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HomeNewsLocal newsGERS Wants Rezoning for Developer to Bring Hotel to Havensight

GERS Wants Rezoning for Developer to Bring Hotel to Havensight

Senate President Donna Frett-Gregory chairs Wednesday’s Committee of the Whole. (Photo from the VI Legislature’s Facebook page.)

Legislators met in the Committee of the Whole on Wednesday to discuss zoning applications, one of which seeks to bring a five-story business hotel to St. Thomas. The plan involves the V.I. Government Employees’ Retirement System rezoning land and leasing it to a developer.

Testimony and documents presented to the Legislature indicate GERS’s role is to lease the land to a developer, who would raise the funds and build the hotel. GERS is asking that the land be rezoned to allow a hotel.

GERS is currently rapidly selling off its trust fund and will be insolvent in a few years. It previously loaned money to business enterprises in the territory. There was no mention of GERS financing at Wednesday’s hearing, just a land lease and a rezoning request.

According to GERS Administrator Austin L. Nibbs, five years ago, plans were intended to demolish warehouses in the Havensight Mall to construct buildings that would serve as stores and apartments. At the time, the space was intended to be renovated to serve as a welcome center, parking, green space, and storage facility. However, within the last year, a proposal was brought to the GERS through V.I. Port Authority Director Carlton Dowe to construct a five-story hotel in the Havensight Mall.

St. Thomas businessman Shaun Miller is listed as the developer. Miller is a managing member of Standard Aviation, a St. Thomas flight services company, and president of United Electronic Industries Services, a St. Thomas company that receives Economic Development Commission tax benefits to make electronic circuit boards.

“There has not been any construction of a new hotel on St. Thomas in over 30 years,” said Nibbs. “The development will not only be a boost to the economy of the Virgin Islands and the GERS portfolio, but also a game-changer for the Havensight Mall.”

If built, the anticipated hotel has plans for 126 rooms and 191 beds, an above-ground pool, fitness center, bar, and restaurant. Twenty-five employees are anticipated to be hired to operate the hotel.

The hoped-for project is similar to a 2018 proposal shepherded by then Gov. Kenneth Mapp for a private hotel project at Yacht Haven Grande. The 2018 plan called for 110 rooms. It, like the new proposal, envisioned saving money with new, modular construction methods. But this new project is projected to cost $20 million in private money, while the Mapp/Yacht Haven plan was to cost $38 million, with the V.I. government lending $10 million.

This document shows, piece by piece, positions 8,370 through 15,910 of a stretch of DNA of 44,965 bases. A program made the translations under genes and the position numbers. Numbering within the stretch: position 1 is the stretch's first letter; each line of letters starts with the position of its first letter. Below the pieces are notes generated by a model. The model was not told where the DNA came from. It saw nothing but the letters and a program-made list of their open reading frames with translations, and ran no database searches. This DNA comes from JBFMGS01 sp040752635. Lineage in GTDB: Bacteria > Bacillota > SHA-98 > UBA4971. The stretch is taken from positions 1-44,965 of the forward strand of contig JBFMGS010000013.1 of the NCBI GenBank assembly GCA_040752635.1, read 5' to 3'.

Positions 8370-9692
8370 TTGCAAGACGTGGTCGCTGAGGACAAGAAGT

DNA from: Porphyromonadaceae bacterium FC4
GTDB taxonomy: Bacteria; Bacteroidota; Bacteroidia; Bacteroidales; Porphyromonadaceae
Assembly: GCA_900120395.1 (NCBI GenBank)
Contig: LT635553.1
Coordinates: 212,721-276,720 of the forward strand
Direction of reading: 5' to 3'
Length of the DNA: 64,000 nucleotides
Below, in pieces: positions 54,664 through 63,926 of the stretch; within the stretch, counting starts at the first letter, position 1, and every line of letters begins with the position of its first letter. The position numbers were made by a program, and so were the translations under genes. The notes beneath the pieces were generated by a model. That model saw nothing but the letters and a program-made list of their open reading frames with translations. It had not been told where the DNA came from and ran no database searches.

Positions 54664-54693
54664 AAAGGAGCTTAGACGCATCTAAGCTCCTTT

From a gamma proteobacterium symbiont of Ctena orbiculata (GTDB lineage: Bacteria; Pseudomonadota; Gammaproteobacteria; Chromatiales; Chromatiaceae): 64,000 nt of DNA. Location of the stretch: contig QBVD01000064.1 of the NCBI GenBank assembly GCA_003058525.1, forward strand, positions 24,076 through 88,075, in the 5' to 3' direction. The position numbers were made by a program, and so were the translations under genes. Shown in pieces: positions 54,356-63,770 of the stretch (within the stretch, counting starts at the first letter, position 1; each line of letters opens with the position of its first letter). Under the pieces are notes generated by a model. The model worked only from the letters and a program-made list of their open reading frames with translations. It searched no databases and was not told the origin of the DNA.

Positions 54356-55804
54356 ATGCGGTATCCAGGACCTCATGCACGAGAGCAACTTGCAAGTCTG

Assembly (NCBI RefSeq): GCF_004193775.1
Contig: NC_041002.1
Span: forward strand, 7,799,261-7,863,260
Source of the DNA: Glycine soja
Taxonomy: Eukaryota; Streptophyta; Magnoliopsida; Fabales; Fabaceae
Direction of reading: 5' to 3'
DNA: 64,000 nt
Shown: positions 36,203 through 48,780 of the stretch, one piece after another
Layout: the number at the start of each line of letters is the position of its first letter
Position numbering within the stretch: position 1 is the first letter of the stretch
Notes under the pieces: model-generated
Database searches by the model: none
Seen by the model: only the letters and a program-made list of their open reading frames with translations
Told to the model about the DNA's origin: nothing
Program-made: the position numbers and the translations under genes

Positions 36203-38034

The Legislature ultimately nixed the Mapp plan and the contracted refinery payment that would have enabled the government to lend the money never materialized.

According to Nibbs, with this plan Havensight Mall, low-income residential areas like Paul M. Pearson Garden and Oswald Harris Court, and Roy L. Schneider System would be placed on a separate grid system operated by the Water and Power Authority, in the event of power outages. Further, Nibbs said that the hotel will aid in boosting the economy of the territory.

“We have learned from COVID-19. We took over this mall in 2020. It was managed by WICO for 20-something years, and that’s when the pandemic came in. So, we have been struggling with the mall. We know we have to diversify. We have to have more local foot traffic. We cannot depend 100 percent on cruise ship activity anymore,” said Nibbs.

Varying opinions were given by senators. Sen. Alma Francis-Heyliger inquired about the possibility of lessening the height of the structure so as to not impede the view of the landscape. She asked about making the structure wider and less tall. However, Kent Michaels, senior vice president for Strategic Advisory and Asset Management at JLL, a company that assisted in providing a feasibility study for the hotel, said that doing so would subtract from the greenspace of the property.

“Usually constructing hotels that are shorter rather than taller is actually less expensive, so from an economic perspective tends to be easier, in fact,” said Michaels. “But having green space in the community is a desirable feature as well.”

Sen. Janelle Sarauw, however, was not in favor of the hotel. She shared concerns about the influx of visitors and the impact on the environment.

“Do you saturate a 32-square-mile island with hotels?” asked Sarauw, as she listed some of the hotels on St. Thomas. “I am really concerned, as a millennial, of the landscape of the territory, moving forward … Taking good space, for a hotel.”

Should it happen, the hotel is anticipated to be constructed in two phases over a period of 14-16 months.

In addition, two other proposals were discussed:
• ZAJ-22-1- Application for property in Estate Susannaberg on St. John to be zoned from public land to residential medium density to construct villas.
• ZAT-22-1- Application for property in Estate Frydenhoj on St. Thomas to be zoned from residential low density, one and two-family to business scattered for the development of a two-story commercial building.

Matters were not voted on in the committee. Action on the zoning applications will be taken during a legislative session.

Sens. Donna Frett-Gregory, Marvin Blyden, Samuel Carrión, Dwayne DeGraff, Novelle Francis, Jr., Alma Francis-Heyliger, Kenneth Gittens, Javan James Sr., Franklin Johnson, Carla Joseph, Milton Potter, Janelle Sarauw, and Genevieve Whitaker were present.

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